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But if there weren't dinos, extinct mammals as a whole would be much, much more popular than they are today: a lot of them were in Real Life as large and powerful as many stock dinosaurs. Not to mention the fact a consistent part of them were the ancestors of modern hairy, milk-producing vertebrates. In short, they would be very interesting guys to show in fiction. And yet most of them still remain docu-related animals - if they're lucky enough.
Programs from the 2000s like Walking With Beasts and the Ice Age film series tried to partially avert the trope, but even these shows didn't escape the Everything's Better with Dinosaurs fate: not only the well-known case of "Dawn of Dinosaurs". Though it's little-known, Walking With was initially intended to show prehistoric mammals, but producers received money "only for a show about dinosaurs" - only after the dinosaurs' success they could start with Beasts, changed to a simple sequel at that point.
Here is a very partial list of extinct mammals. If you want to see more about the stock ones (Mammoths and sabertooth Cats) see Stock Dinosaurs.
The elephant's clan
- It is often heard the mammoth was bigger than a modern elephant. This is not true if we consider the stock guy, the hairy, curly-tusked tundra-dweller called Woolly mammoth all people know: but this is true talking about other mammoth species. There were indeed many species of mammothes in Real Life, and as a group they lived across most of the Ice-Ages world. The largest ones did challenge the "indricothere" (see later) as the "Biggest land mammal ever" title, but only if you count their weight (the indricothere would ever be taller than every mammoth, thanks to its giraffe-like body frame). The most famous are two American species, the Imperial mammoth and the southerner Columbian Mammoth; giant mammothes have been discovered in the famous US tar-pits like La Brea along with sabertoothed Smilodon fatalis and many other mammals (prehistoric camels, mastodons, giant ground sloths, giant wolves, pronghorns, American lions ans so on), some of them still-living today and other extinct after the Ice Ages. Other mammothes as large as the latter were the Asian Steppe Mammoth, and the less-known but possibly the largest of them all, Mammuthus sungari. The lower popularity of the giant mammothes (despite their size) compared to the woolly one is probably due to their more normal, less-spectacular appearence. They were more similar-looking to modern elephants than to the popular image of "the mammoth" because they were mostly hairless and with classic-shaped tusks (though longer than modern bush elephants); this because they inhabited relatively warmer climates, and their greater size was enough to preserve heat without the woolly covering.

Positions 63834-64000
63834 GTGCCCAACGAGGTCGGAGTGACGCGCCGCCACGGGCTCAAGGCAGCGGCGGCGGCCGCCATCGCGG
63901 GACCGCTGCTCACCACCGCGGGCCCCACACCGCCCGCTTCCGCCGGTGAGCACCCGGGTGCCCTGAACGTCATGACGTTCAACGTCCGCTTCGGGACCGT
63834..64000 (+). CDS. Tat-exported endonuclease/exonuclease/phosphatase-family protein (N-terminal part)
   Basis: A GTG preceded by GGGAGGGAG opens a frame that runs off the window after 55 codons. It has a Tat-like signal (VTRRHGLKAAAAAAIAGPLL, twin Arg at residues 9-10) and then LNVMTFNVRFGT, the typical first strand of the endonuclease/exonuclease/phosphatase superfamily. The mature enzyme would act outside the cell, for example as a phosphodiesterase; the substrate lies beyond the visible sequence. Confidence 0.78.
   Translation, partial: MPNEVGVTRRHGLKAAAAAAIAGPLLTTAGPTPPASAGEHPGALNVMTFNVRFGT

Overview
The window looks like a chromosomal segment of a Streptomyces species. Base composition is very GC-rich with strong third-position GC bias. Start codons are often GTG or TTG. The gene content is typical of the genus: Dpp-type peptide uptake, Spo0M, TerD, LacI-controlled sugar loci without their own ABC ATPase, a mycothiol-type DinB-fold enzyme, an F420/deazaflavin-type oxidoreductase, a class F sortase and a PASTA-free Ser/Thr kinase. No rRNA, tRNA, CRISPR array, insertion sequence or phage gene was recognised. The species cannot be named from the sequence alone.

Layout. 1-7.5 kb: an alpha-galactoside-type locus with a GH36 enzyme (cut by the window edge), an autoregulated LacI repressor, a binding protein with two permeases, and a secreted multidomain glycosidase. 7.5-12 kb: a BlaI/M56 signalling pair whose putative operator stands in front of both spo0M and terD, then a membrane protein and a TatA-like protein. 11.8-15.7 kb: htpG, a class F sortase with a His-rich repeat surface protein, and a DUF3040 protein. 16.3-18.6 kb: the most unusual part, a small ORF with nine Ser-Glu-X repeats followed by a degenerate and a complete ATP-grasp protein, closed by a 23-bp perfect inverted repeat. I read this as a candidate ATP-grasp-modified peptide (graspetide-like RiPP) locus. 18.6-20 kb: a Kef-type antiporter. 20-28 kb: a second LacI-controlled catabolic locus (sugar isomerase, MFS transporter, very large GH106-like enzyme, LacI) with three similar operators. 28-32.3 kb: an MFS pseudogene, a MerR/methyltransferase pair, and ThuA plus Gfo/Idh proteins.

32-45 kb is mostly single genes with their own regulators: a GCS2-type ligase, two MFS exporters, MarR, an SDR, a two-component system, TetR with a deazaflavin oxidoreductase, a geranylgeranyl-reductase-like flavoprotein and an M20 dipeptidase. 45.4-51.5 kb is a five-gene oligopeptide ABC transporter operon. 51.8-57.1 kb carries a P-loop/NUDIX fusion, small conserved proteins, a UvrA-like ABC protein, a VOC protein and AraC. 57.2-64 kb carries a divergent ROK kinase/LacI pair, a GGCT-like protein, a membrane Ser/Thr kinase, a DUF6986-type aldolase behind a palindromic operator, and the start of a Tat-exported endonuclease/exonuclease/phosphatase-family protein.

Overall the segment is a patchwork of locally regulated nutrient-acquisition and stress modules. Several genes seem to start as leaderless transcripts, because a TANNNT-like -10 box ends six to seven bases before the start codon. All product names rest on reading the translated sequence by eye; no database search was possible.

- There were A LOT of other extinct elephant relatives in prehistory: not so in Prehistoria. Don't expect to see any proboscideans in TV outside docus unless it's a woolly mammoth or an American mastodon, even though many of them were far cooler-looking than the latter two. If you don't believe us, take a look at the following examples. Platybelodon resembled a cross between an elephant and a hippo, with its shovel-like lower jaws. Smaller than modern elephants, it was once classified within the "mastodonts", but the latter has revealed to be an artificial assemblage of archaic proboscideans, only united by one thing: they had a pair of tusks both in their upper jaw and in the lower one. In Platybelodon, the upper ones were small and normal-looking; the lower tusks were placed on the tip of the jaw, were flat and very untusk-like, maybe used to "gather" ground-level vegetation like a literal shovel. The platybelodont is often shown with a bizarre flat trunk, but this is actually unproven--trunks have not bones within, so they didn't fossilize. Other "mastodonts" were more similar to elephants, but even they would appear cool-looking by our standards: see Anancus the "European mastodon", with its straight, spear-like upper-tusks (while the lower ones were almost missing). A more primitive proboscidean lineage includes the huge Deinotherium ("terrible beast"). Unlike the former, it had only two tusks like modern pachyderms.... only, they grew out of the lower jaw. Curved downwards, the function of these tuskes is still uncertain (maybe to leave the bark out from trees). Some deinotheres were as big as the aforementioned giant mammothes, but others were not bigger than a modern Asian elephant. Deinotheres lived in most Cenozoic era, and some managed to survive enough to meet our first human ancestors in Africa.